However, who is “us” and who is “them” seems to be the result of education or even indoctrination.

    In some cultures or sub-cultures “us” is the nuclear family; in others, the extended family; in still others, a tribe.

    For some people “us” is a religious group; in others, a political party or ideology; in still others, a social class or even a sexual orientation or gender.

    The media put lots of emphasis on identification with one’s country, especially in ceremonies like those of the Olympic games, but there is nothing “natural” about identifying with one’s country instead of with one’s race or one’s religion or with all philosophers everywhere, unite, you have nothing to lose but your illusions.

  8. I don’t have space for a detailed argument here, but I think it is wrong to call our patriotic stories fictions or to say that the nations in those stories are simply characters. These stories and the ensuing feelings of patriotism are constitutive. The US (I’ll use my country in my example as a small act of patriotism) is often described as being created by The Constitution, but that document has no power without the people’s belief in it. And that belief, in large part, is based on George Washington and the Cherry Tree and Lincoln’s Log Cabin and Roosevelt’s Big Stick. I agree that there are many parallels between national narratives and fiction, but these national narratives are functional in a way that fiction is not.

  9. Re Dennis Sceviour and Swallerstein 16th Aug
    Dennis you ask “Have the Olympics reduced the chance that populations will test their patriotism on the battlefield? “
    I do not really know. However were I a betting man, and giving consideration to what I have observed of human nature, I am inclined to place a bet that the Olympics have increased the chance that some populations will test their patriotism on the battlefield.

    Swallerstein:
    The points you mention did cross my mind when writing but I decided to try to keep my views as basic as possible for to deal with the matter in any greater depth would for me at least, entail some research, and possibly rethinking. Generally I agree with what you say. However I see no reason why one cannot simultaneously show allegiance to say a religious group and a patriotic group provided there is no conflict between Religion and Patriotism. When I was in the Army these two were near on conjoined. I was however always mystified as to how the killing which Patriotism at times demanded, squared with the Christian Religion.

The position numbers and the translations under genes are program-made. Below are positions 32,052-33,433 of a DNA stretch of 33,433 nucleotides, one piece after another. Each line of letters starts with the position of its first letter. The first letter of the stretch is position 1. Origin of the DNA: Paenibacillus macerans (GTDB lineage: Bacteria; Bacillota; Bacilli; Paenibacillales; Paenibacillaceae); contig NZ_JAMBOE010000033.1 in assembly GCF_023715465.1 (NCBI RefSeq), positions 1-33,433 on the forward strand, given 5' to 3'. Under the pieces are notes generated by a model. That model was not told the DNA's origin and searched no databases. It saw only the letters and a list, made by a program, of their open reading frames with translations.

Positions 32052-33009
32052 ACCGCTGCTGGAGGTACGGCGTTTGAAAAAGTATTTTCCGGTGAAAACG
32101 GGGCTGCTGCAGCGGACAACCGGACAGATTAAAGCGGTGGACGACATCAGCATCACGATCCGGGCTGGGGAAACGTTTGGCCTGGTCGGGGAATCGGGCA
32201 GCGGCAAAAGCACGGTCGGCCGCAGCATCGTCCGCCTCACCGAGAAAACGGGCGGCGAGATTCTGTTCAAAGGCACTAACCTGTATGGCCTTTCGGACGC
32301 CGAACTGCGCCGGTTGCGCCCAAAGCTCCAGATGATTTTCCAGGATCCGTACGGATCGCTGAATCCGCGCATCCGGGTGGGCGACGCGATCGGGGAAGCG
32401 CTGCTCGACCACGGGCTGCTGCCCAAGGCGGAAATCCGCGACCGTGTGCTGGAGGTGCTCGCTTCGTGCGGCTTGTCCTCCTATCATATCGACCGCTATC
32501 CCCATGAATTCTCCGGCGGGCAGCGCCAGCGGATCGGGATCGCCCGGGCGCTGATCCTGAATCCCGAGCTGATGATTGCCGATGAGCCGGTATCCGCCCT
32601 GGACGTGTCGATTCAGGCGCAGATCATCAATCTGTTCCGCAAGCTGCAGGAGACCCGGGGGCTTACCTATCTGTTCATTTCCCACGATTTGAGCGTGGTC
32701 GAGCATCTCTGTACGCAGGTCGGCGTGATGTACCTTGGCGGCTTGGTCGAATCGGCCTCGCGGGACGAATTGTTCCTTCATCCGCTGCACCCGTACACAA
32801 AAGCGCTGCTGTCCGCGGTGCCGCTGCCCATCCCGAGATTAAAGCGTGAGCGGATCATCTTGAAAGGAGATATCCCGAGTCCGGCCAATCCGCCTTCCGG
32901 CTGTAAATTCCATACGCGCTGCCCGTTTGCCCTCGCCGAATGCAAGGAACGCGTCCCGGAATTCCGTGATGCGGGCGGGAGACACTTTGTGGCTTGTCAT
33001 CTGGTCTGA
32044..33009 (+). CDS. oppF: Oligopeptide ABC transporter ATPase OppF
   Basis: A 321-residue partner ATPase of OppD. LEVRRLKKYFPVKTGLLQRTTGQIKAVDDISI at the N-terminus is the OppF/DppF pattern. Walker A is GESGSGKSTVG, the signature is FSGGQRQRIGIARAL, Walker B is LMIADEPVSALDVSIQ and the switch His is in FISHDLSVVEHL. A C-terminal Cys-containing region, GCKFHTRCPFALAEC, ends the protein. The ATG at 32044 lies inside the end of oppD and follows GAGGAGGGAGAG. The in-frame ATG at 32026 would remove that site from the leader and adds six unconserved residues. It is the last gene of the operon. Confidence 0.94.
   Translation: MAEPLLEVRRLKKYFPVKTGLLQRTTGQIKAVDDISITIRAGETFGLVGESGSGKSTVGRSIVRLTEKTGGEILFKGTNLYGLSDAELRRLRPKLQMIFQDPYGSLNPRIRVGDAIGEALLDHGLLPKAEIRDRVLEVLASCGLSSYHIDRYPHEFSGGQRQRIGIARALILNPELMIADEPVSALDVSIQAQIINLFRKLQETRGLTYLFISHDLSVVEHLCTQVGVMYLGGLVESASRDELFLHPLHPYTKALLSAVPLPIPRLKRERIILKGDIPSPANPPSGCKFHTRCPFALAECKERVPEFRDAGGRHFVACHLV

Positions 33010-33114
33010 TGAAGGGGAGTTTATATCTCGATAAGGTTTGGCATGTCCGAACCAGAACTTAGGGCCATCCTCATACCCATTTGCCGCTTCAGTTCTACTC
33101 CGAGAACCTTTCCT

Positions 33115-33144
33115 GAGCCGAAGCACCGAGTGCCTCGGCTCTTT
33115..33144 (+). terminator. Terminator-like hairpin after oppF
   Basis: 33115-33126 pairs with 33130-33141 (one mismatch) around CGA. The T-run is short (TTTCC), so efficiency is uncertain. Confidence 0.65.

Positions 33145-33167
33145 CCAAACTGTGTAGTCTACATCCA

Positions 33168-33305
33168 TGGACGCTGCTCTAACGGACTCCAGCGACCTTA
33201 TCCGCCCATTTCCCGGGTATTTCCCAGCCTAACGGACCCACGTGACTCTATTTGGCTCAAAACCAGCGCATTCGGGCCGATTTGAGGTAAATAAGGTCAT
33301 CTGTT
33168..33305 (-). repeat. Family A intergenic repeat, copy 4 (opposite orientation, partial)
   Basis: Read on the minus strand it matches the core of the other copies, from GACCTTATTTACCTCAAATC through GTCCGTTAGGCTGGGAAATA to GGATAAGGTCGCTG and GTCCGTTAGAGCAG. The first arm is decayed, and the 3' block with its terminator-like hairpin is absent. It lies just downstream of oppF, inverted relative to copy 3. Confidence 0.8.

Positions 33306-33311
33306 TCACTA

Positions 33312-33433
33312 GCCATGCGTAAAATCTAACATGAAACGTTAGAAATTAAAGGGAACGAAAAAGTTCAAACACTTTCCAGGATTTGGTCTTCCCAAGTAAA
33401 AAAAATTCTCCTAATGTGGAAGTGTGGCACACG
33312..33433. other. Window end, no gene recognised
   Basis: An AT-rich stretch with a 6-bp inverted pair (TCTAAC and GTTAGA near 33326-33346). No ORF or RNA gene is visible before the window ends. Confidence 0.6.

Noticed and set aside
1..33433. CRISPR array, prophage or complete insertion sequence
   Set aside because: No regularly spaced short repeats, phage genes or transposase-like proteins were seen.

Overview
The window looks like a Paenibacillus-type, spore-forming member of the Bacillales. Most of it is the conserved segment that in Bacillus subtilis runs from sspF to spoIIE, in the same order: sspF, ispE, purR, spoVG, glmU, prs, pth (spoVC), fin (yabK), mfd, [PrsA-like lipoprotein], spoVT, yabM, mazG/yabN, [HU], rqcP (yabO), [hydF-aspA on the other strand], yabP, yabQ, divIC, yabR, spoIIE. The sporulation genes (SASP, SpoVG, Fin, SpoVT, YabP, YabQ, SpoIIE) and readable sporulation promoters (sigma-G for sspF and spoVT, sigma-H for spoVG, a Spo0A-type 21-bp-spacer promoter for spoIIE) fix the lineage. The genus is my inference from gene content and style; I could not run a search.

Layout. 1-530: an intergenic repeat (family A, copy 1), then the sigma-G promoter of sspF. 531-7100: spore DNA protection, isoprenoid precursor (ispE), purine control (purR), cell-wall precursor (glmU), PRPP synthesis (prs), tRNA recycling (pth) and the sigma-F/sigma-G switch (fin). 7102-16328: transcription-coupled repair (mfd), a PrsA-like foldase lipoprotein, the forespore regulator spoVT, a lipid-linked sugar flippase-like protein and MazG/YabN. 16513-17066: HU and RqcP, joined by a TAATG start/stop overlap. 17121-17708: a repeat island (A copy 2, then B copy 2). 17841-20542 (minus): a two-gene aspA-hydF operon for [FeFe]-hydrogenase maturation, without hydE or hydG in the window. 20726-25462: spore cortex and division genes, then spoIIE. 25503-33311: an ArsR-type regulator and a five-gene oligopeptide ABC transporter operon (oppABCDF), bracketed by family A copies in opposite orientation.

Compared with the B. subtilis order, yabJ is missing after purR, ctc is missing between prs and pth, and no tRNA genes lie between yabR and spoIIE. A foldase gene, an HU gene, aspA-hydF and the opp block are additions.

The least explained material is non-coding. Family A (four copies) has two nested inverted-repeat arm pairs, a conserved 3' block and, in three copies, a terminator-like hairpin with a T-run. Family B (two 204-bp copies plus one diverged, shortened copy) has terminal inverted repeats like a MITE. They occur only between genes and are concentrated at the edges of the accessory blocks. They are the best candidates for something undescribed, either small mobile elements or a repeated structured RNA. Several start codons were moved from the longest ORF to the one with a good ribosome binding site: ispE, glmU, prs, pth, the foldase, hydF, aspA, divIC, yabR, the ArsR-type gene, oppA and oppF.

Very in interesting you mention the word Indoctrination. When I was describing the young child being exposed to such influences as would be conducive to Patriotism, the words Brain Washing came to mind. Just as an example: when I was a young child in the infants school, more than a few years ago, we had talks on the Royal family and our brave soldiers, There was a song we were taught; I cannot remember all of it, but it was concerning the Red White and Blue Union Jack. I remember singing “Red for Bravery, White for Purity, Blue for Loyalty” To this day I suppose this, amongst other factors, I mentioned before, accounts for the reason that when a British person wins I am a little more pleased than when a non-British person wins. In the depths of my mind I can still detect the vocal shadows of “God and my Country” lingering. On the clasp of the German Army belt in WW2 was inscribed “Got mit Uns” God with us. Indoctrination, can you ever get away from it? Maybe, I am now a threshold Atheist, and not especially patriotic.

  10. Don:

    No, I don’t think that I can ever entirely free myself from my childhood indoctrination, from the certainly well-intentioned stories, in the guise of children’s history, I was told in order to inculcate certain values.

    Even today I have only to say “their finest hour” or “Stalingrad” or “D-day” to myself to have a good cry.

    However, with the study of philosophy, history and critical reasoning, inspite of my visceral reactions, I can distance myself from the myths that I learned when young.